He’s the GM for one of the current favorites to win AL/World Series and you rank him as a bottom 3 GM? Jeez, your standards are pretty high.


most teams wouldn’t have given him so many years to get his first playoff appearance. so while a good forward projection is nice, it’s not like his track record matches it.


There aren’t many baseball GMs and I think Hahn is in the conversation for bottom 3

In the interest of adding some other names to Bridich as inarguably bottom 3:

Dayton Moore: 15 seasons, 3 winning ones and 1 division championship

Jerry Dipoto: One division championship & playoff appearance in 11 seasons. 5 of which included Mike Trout

Half of all current GMs have been on the job 4 seasons or less. I don’t know if it’s even possible to compare them to more established names. What have Farhan Zaidi or Mike Elias done to put themselves above Hahn? Or below him?

Heck, is this even a fair exercise at all? Given 23 tries at it and the resources of the Yankees, I’m sure there are people who could be doing better than Brian Cashman. Dan Dombrowski has built his contenders on the backs of free agent spending and “obvious” moves, as you call them. AJ Preller failed miserably in his first attempt to be competitive. His second chance has the benefit of ownership willing to spend tremendously in free agency and on the international market.

I’m not a Hahn defender. I often push back against the people who blindly say that he’s one of the best GMs. But I also don’t think he’s one of the worst. And like others have said if you take a myopic view to the resumes of any GM who has been around as long as he has, you are not going to come away happy.

Un Perro

I really don’t know how to speak to “real time excitement”. But a one year reclamation project on the cheap is a lot better than throwing a lot of money at a DH masquerading as a LF. Lynn is better than Shark and Semien was higher-upside than Dunning. Those aren’t really post-hoc rationalizations – it’s what I and others said at the time. We can go back look through the SSS comments but your recollection seems different than mine.

I’m hoping the Hendriks deal works out as well as the Robertson deal. If he performs to expectations like Robertson did, then we have arguably the game’s best reliever for the next four years for not much money, comparatively speaking.

Eagle Bones

That was not the widespread thinking on Melky and Samardzija at the time.


hendriks has been ridiculously good. he put up a 3.9fWAR season in 2019 and was on pace to beat it in 2020. tons of strikeouts, few walks and even fewer HRs? this is a really rare breed of reliever dominance and it’s going to be fun to watch, even if colome’s efficacy means it won’t translate to more wins. i’m happy with this signing.

also, i don’t think enough is being said of the fact that he’s gives you dominance in volume. he’s thrown the 2nd most innings of any reliever in baseball since 2019.


I’m curious as to whether this was a signing pushed by LaRussa, Katz, Hahn, or the analytics staff. Presumably it was some combination of all 4, but someone had to be the champion of the deal or they could have gone in an effective but cheaper direction.

I’m not criticizing; just wondering.


Hahn’s failures in free agency are well noted. But the hit rate on guys with $20M+ guarantees are pretty good so far. If they want to be the kings of the mid-tier of free agency, that’s a strategy that they can make work. But for the love of god they need to do something to increase their hit rate on guys in the lower tier.

And all of this flexibility they’ve purposely built in for 2024 better mean that they do what it takes to keep Giolito around.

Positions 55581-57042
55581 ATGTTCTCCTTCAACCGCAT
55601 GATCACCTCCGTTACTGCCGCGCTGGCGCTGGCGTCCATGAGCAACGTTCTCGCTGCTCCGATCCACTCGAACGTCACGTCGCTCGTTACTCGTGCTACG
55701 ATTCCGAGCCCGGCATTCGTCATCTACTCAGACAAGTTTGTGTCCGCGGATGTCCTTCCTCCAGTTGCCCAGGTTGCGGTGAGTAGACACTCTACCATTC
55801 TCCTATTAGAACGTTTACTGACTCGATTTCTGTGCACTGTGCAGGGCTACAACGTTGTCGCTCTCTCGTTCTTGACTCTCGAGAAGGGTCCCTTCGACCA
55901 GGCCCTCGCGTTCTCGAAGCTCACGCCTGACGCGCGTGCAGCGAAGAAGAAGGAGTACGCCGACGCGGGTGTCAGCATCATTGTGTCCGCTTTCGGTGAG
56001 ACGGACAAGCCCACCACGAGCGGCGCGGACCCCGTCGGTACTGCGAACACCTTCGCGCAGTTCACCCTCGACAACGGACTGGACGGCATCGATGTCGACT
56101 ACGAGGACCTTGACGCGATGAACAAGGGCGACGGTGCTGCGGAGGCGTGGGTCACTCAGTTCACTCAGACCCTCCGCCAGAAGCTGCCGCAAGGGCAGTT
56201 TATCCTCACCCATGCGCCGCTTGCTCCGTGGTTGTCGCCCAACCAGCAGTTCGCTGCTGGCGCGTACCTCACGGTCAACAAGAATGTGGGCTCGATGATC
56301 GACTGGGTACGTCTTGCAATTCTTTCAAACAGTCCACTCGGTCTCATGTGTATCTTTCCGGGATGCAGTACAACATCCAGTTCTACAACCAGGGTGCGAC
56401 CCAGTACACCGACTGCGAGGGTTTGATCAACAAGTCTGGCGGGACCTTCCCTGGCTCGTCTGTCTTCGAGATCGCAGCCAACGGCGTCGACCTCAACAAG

Michael Kenny

Hahn can say Reinsdorf opens up the budget for top free agents, but it just so happens that top closers cost a fraction of what top outfielders and top starting pitchers do.

I really think this is what’s happening. Why spend $300M on the best position player when you can spend $46M/54M on the best closer? You get the best player in his respective market either way, and now you can say you went all-in to get the best player.


Just in case your question wasn’t rhetorical, the short answer would be because the best position players tend to provide more WAR per season, more reliably, over a longer period of time than the best relief pitchers.

Michael Kenny

It was rhetorical. It’s not a very smart strategy.

I had to resist the temptation to argue on Twitter as to whether I’d rather have Manny Machado ($300M), or Hendriks/Keuchel/Grandal/Robert/Moncada ($367.5M). Honestly, maybe the dumbest false choice I’ve ever encountered.

Eagle Bones

Whoever asked that question needs to go to baseball re-education camp as they have been brainwashed by the owners and their media mouthpieces.


Definitely an interesting take, one that I didn’t even consider. Spending at the top of the market for closers and catchers is very White Sox, and an against the grain strategy. Although, the circumstances for 2021 are different. This is a team on the rise and spending in the margins makes more sense than it did last time. In 2014 it seemed more of the FO trying to pay their way into contention.

Overall, I’m happy they spent the money and the team is much better than yesterday. It pushes talent down as well. Maybe this signifies their future plans with Crochet as a starter?

Eagle Bones

FG’s Craig Edwards like the move for the Sox. This snippet seems especially relevant:

All that said, Hendriks is not most relievers. A few years ago, Jeff Sullivan took a look at good relievers and how sustainable their performance is long-term and found that their production held up at a comparable rate to position players. Going back even further, I found that elite relievers like Hendriks with projections in the win and a half range or higher were much more likely to reach those numbers than the merely good relievers. There’s always going to be risk associated with any player, but Hendriks is the type of pitcher worth splurging on.


John SF

Jim sneaking some YIMBY a Market urbanism metaphors into this analysis is my favorite couple graphs of the entire year.


I’ve lived in St. Louis about 20 years now and I’ve never heard the legend about the Arch